About EPC

According to the Directive on energy efficiency (Directive 2012/27/EU), Energy Performance Contracting (EPC) means a contractual arrangement between the beneficiary and the provider of an energy efficiency improvement measure, verified and monitored during the whole term of the contract, where investments (work, supply or service) in that measure are paid for in relation to a contractually agreed level of energy efficiency improvement or other agreed energy performance criterion, such asfinancial savings.

EPC has been used in the European Union (EU) since the 1980s. However, the market remains underdeveloped, notably in comparison with North America (the United States and Canada). The Energy Performance Contracting model is highly replicable in the EU and internationally recognised as a guaranteed, cost effective and scalable procurement method for reducing the operating costs and environmental impacts of buildings. EPC represents a proven tool used in Austria, Germany,Czech Republic and Scandinavia, to some extend initiated in the United Kingdom and France but lessor not used at all in other EU countries.

Our objective is to promote EPC at the EU level and address key barriers such as lack of awareness and/or lack of knowledge, lack of policies and support mechanisms, lack of common definitions and harmonised processes, etc.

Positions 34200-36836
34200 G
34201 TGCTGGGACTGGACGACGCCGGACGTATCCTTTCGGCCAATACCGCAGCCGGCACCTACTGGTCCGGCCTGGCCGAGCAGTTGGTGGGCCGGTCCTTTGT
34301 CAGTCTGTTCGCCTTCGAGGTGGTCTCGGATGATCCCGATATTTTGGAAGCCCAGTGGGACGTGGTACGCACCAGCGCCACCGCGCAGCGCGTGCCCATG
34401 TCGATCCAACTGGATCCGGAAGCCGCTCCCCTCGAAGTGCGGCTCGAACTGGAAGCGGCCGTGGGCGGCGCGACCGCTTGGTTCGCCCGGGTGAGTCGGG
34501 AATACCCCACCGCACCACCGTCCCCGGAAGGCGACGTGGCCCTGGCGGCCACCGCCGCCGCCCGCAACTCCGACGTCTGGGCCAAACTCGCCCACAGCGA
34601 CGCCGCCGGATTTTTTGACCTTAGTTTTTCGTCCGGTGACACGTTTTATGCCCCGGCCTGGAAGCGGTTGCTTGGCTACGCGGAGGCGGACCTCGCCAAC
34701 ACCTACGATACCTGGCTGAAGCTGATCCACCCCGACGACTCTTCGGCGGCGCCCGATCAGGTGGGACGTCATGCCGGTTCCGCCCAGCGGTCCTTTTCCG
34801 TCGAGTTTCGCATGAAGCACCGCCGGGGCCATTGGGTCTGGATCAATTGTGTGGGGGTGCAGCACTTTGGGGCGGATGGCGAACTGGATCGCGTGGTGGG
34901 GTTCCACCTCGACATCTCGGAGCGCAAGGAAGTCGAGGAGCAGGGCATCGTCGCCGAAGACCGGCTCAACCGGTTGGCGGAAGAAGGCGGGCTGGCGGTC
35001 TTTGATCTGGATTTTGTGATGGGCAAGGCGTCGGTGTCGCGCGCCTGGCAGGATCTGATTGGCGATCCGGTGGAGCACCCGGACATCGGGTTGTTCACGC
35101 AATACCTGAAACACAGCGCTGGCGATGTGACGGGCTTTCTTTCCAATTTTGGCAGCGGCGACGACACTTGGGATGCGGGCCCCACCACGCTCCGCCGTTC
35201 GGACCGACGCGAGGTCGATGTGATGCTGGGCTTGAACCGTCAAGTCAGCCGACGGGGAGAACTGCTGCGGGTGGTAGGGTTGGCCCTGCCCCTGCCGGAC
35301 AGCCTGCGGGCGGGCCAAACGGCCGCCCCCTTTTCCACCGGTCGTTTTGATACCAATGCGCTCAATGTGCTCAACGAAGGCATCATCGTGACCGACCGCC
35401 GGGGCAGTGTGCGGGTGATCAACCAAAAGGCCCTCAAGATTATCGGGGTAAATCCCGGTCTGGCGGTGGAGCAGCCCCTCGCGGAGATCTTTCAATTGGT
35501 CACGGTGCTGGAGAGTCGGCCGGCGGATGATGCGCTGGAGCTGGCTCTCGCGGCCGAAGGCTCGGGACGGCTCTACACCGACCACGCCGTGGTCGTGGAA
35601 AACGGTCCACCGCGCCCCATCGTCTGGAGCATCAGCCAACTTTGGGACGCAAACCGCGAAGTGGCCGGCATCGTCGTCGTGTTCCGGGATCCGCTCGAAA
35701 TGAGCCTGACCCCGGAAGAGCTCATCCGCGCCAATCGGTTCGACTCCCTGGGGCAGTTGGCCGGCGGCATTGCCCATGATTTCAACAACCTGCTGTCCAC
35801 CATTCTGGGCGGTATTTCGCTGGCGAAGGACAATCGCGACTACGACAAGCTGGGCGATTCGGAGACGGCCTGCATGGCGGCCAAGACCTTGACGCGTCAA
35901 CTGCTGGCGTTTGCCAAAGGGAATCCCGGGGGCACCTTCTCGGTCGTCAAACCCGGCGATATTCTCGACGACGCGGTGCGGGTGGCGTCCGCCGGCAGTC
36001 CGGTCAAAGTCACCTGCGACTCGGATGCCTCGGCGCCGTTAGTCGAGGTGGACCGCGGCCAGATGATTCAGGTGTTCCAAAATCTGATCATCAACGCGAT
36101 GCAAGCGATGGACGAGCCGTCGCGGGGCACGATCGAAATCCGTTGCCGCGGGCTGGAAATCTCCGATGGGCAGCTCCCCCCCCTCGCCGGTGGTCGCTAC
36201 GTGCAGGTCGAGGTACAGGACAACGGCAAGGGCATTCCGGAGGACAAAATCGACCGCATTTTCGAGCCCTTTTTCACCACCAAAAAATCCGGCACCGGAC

Why EPC

In practice, under a performance contract, an Energy Services Company (ESCO) provides a comprehensive building retrofit, which can include the replacement of boilers, insulation, cooling systems, lighting and temperature automation controls, as well as the integration of energy data management software and on‐site renewable energy systems.

The ESCO takes complete “turn‐key” responsibility for the project, meaning it covers all aspects of the project from start to finish: preliminary energy audits, detailed design and engineering, business case, analysis, installation, commissioning, and performance measurement and verification.

The ESCO acts as an overall project manager and will divide the retrofit works into specialised areas, which will be contracted to local specialised partners, the ESCO keeping the overall responsibility for the work and the guaranteed energy savings. For that reason, EPC projects are using local Small and Medium Enterprises (SMEs) and in turn this contributes to the development of the local job market.

Moreover, the most important for this model is that the ESCO assumes performance risk for the project in the form of a long‐term financial guarantee to ensure that the projected energy and operational cost savings materialise and are preserved over time. If promised energy savings are not realised, the ESCO must pay the difference to the building owner.

What EPC can achieve

The EPC process

EPC is a four stage process:

  • Preliminary study
  • Detailed analysis
  • Implementation
  • Guarantee phase

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